November was a flat month overall with Thanksgiving and a somewhat earlier than expected slowdown towards the end of the year, seeing the major pairs stuck in tight ranges all month. The early pressure on the USD was wiped out as the Federal Open Market Committee (FOMC) came out with no rate hike this month and only minor tweaks to the policy statement. The gradual rate increases are still on the agenda going forward and expectations remain for one in December. With a 50 year low in unemployment and an economy enjoying strong momentum, the USD held on to its position of strength over other G10 CCYs.
A slowdown in the Chinese economy is starting to feed through in the stats: Oil prices and lower US treasury yields helped prop up Asian currencies while central banks in South Korea, Philippines and Indonesia raised rates to consolidate their currency values after a tough month of October!
After USD/CNH dropped 12000 points in the opening two days of the month following optimistic comments from the US and China concerning a possible resolution of the trade conflict during the G20 summit end of November, USD/CNH mostly traded within a tight range, between 6.92 and 6.96 from the 13th of November all the way through to the end of the month. While economic data continued to point towards a slowdown in the Chinese economy (miss in GDP numbers at the start of the month, November manufacturing PMI down to 50), a slump in commodity prices (oil in particular) and in US treasury yields helped relieve some of the pressure on the Yuan, while market participants remained patient and waited for the G20 summit to pick a side on Chinese assets. This resulted in much quieter renminbi trading over the second half of November.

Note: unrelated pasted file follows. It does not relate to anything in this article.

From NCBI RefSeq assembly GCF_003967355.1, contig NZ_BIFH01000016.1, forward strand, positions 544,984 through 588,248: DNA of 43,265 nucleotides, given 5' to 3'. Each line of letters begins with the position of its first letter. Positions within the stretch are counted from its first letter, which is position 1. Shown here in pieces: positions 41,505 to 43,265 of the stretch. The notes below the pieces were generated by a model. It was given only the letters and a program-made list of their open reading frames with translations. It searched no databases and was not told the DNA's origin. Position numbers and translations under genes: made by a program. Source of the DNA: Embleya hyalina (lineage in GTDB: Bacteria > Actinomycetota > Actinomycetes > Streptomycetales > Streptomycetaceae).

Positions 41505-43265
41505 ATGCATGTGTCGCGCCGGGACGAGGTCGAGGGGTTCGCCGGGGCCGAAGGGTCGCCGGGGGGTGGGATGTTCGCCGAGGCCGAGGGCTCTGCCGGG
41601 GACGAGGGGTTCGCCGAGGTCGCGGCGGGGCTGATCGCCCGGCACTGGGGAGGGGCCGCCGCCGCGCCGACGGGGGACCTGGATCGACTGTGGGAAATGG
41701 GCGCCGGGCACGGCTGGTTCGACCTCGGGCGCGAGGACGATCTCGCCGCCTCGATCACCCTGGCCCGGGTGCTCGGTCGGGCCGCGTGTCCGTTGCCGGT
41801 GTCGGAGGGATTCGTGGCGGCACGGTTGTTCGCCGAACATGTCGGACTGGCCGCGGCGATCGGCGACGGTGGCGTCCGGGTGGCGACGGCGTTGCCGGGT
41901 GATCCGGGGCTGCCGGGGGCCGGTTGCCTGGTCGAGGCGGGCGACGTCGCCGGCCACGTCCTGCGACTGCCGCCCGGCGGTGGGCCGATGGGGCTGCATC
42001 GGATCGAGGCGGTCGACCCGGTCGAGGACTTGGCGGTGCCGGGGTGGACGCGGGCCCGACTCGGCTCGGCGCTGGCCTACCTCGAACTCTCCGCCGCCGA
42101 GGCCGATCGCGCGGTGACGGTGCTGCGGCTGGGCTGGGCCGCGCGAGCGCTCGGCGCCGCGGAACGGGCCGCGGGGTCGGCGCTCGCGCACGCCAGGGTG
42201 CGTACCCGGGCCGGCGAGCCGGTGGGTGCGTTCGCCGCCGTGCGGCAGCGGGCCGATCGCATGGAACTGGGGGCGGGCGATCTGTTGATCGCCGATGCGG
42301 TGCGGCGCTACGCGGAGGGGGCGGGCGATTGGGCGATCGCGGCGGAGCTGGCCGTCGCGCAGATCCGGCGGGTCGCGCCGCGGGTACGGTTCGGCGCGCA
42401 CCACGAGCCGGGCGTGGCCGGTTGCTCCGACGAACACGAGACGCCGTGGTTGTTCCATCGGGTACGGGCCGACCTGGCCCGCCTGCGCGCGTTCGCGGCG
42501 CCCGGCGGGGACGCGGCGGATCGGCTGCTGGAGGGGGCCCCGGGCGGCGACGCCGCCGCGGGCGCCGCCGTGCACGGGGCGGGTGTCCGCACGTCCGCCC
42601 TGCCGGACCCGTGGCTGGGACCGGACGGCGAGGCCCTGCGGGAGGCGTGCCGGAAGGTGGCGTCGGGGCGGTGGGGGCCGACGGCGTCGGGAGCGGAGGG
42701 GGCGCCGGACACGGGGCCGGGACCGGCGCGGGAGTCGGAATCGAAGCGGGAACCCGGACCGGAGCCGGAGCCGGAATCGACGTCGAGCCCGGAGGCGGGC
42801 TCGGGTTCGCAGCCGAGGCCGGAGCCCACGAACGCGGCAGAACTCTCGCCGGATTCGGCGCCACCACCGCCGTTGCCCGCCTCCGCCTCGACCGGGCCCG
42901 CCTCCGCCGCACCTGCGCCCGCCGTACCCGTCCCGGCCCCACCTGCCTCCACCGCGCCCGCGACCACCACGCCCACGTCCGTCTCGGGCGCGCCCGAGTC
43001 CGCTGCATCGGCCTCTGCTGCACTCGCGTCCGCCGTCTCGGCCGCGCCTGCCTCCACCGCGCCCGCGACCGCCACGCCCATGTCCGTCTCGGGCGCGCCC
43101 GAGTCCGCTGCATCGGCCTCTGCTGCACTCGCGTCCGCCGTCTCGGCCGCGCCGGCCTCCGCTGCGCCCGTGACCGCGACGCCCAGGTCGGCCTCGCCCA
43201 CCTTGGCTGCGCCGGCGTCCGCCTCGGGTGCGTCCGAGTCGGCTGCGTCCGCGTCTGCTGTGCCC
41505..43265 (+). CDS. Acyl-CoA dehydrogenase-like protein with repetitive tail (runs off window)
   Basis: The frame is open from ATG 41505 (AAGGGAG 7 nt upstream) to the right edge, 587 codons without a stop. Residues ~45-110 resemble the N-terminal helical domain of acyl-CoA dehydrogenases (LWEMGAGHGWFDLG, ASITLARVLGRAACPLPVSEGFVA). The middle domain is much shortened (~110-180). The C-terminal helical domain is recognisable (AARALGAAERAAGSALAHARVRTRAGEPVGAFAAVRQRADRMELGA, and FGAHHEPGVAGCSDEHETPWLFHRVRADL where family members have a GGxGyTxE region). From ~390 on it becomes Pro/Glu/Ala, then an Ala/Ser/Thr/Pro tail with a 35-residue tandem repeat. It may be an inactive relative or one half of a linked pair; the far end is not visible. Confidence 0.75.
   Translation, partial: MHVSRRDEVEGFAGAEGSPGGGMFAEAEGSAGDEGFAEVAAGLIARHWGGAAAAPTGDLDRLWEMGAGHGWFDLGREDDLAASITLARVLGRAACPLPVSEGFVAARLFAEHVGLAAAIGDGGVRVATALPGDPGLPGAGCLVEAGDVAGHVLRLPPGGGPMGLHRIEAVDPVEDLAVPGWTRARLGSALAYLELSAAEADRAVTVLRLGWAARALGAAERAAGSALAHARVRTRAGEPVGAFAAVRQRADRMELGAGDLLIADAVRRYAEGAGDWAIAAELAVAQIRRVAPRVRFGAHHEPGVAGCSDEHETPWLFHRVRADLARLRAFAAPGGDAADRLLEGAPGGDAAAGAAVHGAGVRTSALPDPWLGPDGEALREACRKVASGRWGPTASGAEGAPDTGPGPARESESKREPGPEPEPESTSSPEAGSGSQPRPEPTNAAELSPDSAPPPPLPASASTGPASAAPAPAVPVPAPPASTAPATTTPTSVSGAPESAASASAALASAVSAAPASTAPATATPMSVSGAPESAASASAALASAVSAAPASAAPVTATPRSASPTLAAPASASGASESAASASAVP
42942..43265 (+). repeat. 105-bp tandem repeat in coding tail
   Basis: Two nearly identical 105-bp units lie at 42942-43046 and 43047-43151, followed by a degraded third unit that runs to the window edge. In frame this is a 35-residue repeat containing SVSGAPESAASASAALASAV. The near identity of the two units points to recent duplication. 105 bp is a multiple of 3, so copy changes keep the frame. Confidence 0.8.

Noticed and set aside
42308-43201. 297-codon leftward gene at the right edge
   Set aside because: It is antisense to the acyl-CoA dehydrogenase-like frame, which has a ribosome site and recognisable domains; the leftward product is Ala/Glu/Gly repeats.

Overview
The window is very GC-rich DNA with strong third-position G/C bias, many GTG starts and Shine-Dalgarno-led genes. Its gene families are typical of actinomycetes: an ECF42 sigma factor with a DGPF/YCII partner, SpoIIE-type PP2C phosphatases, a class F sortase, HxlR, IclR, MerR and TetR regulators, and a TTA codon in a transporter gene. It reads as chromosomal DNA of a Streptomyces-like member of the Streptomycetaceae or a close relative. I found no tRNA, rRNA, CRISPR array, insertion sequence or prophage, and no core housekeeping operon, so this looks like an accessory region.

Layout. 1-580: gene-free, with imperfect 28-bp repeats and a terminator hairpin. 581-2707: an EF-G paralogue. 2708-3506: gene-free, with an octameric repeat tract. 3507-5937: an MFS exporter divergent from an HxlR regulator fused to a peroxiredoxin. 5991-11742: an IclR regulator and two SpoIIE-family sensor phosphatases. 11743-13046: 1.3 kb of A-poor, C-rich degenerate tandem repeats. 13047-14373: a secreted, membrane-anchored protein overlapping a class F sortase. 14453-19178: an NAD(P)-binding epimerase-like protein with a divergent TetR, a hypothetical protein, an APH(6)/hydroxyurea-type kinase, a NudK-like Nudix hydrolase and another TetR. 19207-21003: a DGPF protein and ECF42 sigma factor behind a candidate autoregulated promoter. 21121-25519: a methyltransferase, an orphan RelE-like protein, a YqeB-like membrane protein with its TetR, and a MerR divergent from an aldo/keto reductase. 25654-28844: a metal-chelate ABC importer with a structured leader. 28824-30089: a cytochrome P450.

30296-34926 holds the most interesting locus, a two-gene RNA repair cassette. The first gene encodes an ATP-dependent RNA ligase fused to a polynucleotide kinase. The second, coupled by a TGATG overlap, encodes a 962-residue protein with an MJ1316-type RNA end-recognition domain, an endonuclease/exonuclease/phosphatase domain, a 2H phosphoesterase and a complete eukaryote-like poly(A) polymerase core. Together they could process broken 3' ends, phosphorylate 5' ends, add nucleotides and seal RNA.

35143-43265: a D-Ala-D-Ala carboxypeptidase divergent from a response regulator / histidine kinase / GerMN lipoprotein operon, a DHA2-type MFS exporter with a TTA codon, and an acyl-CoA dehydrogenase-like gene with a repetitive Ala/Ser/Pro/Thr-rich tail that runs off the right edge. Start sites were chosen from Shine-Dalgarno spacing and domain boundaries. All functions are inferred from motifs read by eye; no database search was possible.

After the US Dollar’s rapid appreciation against EM currencies in October, a combination of lower treasury yields and rapidly falling oil prices (brent down by 25% over the course of November) helped push Asian NDF pairs back down in November. In particular, the USD/PHP 1m NDF dropped by 3.2% while the USD/INR 1m NDF was down by nearly 6%, taking the Rupee back to its August trading level. Central banks in the Philippines, Indonesia and South Korea also decided to hike interest rates by 25bps each in November, to further help consolidate their respective currencies after a difficult month of October.
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